An effective lead-generation campaign requires several different strategic layers.

Firstly, you must entice potential customers with an exclusive, high-value offer — like ebooks, whitepapers, free consultations, product demonstrations, or discounts. A clear, highly visible call to action (CTA) or two can help ensure they know how to attain it and can encourage them to choose it over your competitors’ offers.

But you’re not done there. Unless you are capturing those quality leads effectively, you could be dropping the ball and missing out on potential customers.

Here are some tips for successfully capturing leads.

Landing pages in lead generation

You absolutely need to have a landing page for your offer. Your CTA should not take the potential customer to your website’s homepage or anywhere else, but rather to a landing page, which provides your offer and captures the lead information.

Landing pages are one of the most important elements of lead generation and are effective for 94% of B2B and B2C companies, according to research done by MarketingSherpa. A great landing page:

  • Describes the offer
  • Does not include links to other things on your website that will distract the lead and perhaps send them elsewhere before you can obtain their information
  • Is simple and not cluttered with information but emphasizes the benefits of your offer
  • Has ways to share the offer on social media
  • Has a form to capture the lead information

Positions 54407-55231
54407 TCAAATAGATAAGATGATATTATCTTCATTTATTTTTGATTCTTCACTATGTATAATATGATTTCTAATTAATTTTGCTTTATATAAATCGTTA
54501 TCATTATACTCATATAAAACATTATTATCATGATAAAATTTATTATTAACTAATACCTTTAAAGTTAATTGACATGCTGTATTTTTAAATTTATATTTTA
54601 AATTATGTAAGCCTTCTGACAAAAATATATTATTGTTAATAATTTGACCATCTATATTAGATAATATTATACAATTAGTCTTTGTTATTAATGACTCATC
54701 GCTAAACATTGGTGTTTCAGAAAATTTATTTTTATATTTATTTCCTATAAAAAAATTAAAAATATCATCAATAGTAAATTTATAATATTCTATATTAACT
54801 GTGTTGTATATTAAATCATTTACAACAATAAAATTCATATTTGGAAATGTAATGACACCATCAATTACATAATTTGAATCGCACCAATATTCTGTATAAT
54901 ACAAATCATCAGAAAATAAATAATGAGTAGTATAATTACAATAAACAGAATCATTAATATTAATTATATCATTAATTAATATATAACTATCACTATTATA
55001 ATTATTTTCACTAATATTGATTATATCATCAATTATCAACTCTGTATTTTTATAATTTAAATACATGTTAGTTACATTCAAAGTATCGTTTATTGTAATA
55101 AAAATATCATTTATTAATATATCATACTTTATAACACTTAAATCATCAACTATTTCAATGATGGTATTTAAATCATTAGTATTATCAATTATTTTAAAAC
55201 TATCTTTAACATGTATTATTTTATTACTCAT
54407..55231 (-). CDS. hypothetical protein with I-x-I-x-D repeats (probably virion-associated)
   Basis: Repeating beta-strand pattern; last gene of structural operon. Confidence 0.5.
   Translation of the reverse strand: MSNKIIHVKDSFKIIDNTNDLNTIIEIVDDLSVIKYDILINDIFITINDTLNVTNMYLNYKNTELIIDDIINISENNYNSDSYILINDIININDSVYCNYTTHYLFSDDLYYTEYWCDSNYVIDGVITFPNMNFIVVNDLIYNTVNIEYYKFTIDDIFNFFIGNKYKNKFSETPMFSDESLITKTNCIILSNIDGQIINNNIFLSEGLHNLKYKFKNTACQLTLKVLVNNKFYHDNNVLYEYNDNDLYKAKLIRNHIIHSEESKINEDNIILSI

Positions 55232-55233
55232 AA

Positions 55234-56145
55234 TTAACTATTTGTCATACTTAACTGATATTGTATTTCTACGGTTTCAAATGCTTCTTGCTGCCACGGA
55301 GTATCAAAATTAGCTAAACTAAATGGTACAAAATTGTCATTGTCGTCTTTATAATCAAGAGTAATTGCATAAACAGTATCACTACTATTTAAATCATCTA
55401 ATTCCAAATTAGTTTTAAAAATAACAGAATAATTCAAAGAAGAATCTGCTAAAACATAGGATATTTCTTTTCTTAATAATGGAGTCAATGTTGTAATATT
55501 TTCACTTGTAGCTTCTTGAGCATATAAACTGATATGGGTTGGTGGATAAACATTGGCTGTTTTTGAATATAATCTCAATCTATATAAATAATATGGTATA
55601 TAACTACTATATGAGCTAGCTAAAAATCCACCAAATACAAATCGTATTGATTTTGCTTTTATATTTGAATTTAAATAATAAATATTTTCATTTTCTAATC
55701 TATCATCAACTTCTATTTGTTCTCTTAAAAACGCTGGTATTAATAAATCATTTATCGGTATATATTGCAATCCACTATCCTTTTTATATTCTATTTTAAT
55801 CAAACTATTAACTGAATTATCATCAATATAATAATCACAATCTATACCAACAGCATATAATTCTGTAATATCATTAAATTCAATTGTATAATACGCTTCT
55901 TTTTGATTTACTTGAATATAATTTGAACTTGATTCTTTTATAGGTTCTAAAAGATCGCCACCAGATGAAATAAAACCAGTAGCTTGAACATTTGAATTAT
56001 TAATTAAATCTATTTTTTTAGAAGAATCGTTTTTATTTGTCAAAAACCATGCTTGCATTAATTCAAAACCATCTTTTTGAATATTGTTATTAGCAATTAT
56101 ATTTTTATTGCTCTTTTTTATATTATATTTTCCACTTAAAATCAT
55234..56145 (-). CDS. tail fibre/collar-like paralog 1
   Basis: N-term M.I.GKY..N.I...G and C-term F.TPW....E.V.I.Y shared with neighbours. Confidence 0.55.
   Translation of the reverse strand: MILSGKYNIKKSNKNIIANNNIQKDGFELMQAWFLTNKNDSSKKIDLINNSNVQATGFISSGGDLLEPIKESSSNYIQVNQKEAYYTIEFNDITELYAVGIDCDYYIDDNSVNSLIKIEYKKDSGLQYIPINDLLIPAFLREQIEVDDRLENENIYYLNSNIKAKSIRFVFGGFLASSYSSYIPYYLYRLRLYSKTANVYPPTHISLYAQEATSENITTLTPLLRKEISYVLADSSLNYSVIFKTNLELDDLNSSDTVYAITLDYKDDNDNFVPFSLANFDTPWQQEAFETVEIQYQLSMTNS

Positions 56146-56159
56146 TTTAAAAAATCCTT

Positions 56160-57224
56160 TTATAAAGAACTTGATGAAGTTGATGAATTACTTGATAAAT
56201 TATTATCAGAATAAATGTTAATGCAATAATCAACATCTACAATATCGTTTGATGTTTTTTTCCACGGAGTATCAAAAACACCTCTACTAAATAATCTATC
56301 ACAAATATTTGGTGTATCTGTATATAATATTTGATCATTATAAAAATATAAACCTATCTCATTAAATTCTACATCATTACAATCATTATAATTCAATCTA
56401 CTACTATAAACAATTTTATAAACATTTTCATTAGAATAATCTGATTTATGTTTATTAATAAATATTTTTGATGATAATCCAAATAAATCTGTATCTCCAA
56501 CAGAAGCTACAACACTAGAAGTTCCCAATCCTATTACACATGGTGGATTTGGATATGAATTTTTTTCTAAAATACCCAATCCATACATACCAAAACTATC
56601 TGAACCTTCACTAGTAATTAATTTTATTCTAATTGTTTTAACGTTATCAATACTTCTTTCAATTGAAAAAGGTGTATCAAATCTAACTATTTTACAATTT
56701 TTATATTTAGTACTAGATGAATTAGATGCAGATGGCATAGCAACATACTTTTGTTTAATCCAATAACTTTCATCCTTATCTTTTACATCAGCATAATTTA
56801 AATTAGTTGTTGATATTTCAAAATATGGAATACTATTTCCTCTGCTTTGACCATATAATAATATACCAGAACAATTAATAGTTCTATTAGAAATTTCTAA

Capturing leads: It’s all in your form

The last point suggests the next step in your strategy: A good form is how you will successfully capture those leads. It is where your potential customers will provide their contact information in exchange for the special offer you have enticed them with.

So, what makes for a good form?

  • Keep it short. The fewer fields you have in a form, the more likely you will receive conversions.
  • Avoid using the word “submit” on your form. Nobody wants to submit their information, so use a phrase that demonstrates that they are getting something they want by supplying their information — something simple like “Get it free,” or “Download now.”
  • Add a privacy message (or link to your privacy policy) that indicates their email or contact information will not be shared or sold.

Want more leads? Use multiple channels

To generate and capture the most leads possible, completing these steps in just one of your marketing platforms is not enough. Marketers should utilize multiple channels in order to maximize their lead-generation efforts.